The Syrian opposition called today for a transitional governing body to oversee a U.N.-monitored ceasefire across Syria and expel foreign fighters, in a paper that avoided any mention of President Bashar al-Assad, Reuters reports:
The confidential paper, seen by Reuters, lays out a vision of post-conflict Syria with all ethnic groups participating in a transition process aimed at restoring peace and stability. Opposition and diplomatic sources said it deliberately does not refer to Assad, in line with a text agreed by world powers in June 2012 which calls for a transitional body with full executive authority, including over the security apparatus and the army, but which leaves the Syrian ruler’s fate open.
“I think that the opposition has come to the obvious conclusion that the best way to deal with Assad is to avoid mentioning him,” one Middle Eastern diplomat said.
In its “statement of basic principles,” it called for the establishment of a transitional governing body, with full executive powers, which would be the only legal representative of the Syrian people until elections could be held. It also said that the body would work to ensure the withdrawal of foreign fighters from the country and end violence.
The transitional authority will be “the only legitimate body that represents the sovereignty and independence of the Syrian state and is the only one that represents the Syrian state internationally”, the paper said.
Asked why the document did not go into the fate of Assad, the opposition’s chief negotiator, Hadi al-Bahra, told Reuters:
“We can no longer talk about one person as the sole embodiment of Syria. We deliberately presented a legal paper. Anyone who reads it will realize that a political transition will be the foundation for a new democratic future.”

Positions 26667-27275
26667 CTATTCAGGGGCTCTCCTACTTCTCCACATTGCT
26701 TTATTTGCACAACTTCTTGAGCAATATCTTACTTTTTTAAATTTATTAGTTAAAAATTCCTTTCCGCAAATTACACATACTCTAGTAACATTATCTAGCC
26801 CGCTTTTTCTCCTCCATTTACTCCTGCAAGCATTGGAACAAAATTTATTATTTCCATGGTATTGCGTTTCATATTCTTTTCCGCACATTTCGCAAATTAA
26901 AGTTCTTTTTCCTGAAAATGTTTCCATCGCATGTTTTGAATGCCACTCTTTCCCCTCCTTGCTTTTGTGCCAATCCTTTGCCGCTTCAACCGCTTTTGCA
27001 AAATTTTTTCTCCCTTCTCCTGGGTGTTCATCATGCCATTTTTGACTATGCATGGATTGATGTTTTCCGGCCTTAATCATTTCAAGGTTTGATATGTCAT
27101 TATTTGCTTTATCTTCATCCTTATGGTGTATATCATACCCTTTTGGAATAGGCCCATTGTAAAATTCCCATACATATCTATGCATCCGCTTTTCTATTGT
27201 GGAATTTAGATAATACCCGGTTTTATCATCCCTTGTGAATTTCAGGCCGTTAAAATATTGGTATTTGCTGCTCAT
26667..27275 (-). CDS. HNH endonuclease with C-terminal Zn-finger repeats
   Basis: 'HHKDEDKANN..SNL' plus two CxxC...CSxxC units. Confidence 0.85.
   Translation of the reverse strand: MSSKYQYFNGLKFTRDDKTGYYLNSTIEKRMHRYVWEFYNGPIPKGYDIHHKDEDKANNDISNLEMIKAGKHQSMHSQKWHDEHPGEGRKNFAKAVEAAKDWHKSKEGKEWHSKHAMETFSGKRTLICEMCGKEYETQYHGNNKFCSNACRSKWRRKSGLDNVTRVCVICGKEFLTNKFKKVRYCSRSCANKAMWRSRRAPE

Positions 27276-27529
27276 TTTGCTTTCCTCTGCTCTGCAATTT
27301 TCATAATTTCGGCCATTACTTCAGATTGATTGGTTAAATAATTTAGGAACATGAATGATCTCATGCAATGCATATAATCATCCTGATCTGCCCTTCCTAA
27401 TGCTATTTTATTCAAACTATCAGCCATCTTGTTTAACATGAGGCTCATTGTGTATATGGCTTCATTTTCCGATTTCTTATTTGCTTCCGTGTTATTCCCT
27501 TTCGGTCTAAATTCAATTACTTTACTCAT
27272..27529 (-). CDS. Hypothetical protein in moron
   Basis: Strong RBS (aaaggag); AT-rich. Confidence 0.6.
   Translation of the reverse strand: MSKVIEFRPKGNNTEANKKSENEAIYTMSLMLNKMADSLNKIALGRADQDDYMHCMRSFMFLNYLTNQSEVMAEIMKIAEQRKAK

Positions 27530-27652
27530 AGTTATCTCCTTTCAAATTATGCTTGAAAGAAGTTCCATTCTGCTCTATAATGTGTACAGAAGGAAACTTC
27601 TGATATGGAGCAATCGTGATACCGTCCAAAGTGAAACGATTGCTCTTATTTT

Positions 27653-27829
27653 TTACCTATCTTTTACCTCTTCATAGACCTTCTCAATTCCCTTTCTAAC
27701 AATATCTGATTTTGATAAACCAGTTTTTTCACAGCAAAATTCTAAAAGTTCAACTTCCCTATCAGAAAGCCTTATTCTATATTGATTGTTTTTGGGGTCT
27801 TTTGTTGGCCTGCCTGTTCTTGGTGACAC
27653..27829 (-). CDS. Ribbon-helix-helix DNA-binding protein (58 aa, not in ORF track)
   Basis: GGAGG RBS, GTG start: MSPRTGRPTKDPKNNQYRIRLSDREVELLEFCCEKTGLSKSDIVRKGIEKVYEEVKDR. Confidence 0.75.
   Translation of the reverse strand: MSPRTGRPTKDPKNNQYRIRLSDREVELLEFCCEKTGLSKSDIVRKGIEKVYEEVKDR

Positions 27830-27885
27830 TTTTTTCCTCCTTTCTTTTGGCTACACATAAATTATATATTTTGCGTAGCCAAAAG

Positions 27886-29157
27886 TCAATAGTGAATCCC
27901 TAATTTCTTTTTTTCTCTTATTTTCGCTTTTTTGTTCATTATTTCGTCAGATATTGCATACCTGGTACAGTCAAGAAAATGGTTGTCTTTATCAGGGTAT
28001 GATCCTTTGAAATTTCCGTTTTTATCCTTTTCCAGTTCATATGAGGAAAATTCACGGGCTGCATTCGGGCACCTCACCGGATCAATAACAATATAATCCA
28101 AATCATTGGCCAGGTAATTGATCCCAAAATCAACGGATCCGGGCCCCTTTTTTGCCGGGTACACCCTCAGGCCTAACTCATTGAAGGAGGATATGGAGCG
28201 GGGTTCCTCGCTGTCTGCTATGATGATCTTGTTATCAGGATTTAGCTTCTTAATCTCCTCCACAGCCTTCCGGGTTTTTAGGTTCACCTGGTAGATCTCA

Despite an evacuation of civilians from Homs, there has been no visible progress on the issue for which the conference was officially convened: negotiating a “transitional governing body” able to move Syria from rule by Assad and his family toward a more inclusive and internally stable political system, writes Thomas Pierret, a lecturer in contemporary Islam at the University of Edinburgh and the author of Religion and State in Syria: The Sunni Ulama from Coup to Revolution.
“Loyalist forces are not fit for reestablishing order and security in regions now controlled by the opposition, even after a ceasefire, Pierret writes for Carnegie Europe:
In those regions, the new security architecture must primarily rely on rebel forces themselves. This means that some form of logistical support for opposition forces will be necessary before, during, and after a peace process if these forces are to effectively provide law and order, contain extreme elements of the insurgency, and sustain a peace deal. And this, too, means that any peace agreement will have to address the most fundamental grievances of the Syrian opposition—namely, it will have to achieve a political transition away from today’s minoritarian and exclusionary power structure and give the opposition a real stake in Syria’s future order.
This week there were signs that the jihadist al-Nusra group was taking sides by joining non-jihadi fighters against ISIS and chasing it out of an oil-rich region, analyst Borzou Daragahi writes for the FT:
As shaky talks meant to hammer out Syria’s future resume in Geneva, the greatest puzzle of the civil war may be al-Nusra. It is perhaps the most effective of the armed groups opposed to Mr Assad, but one described by western officials as among the most dangerous.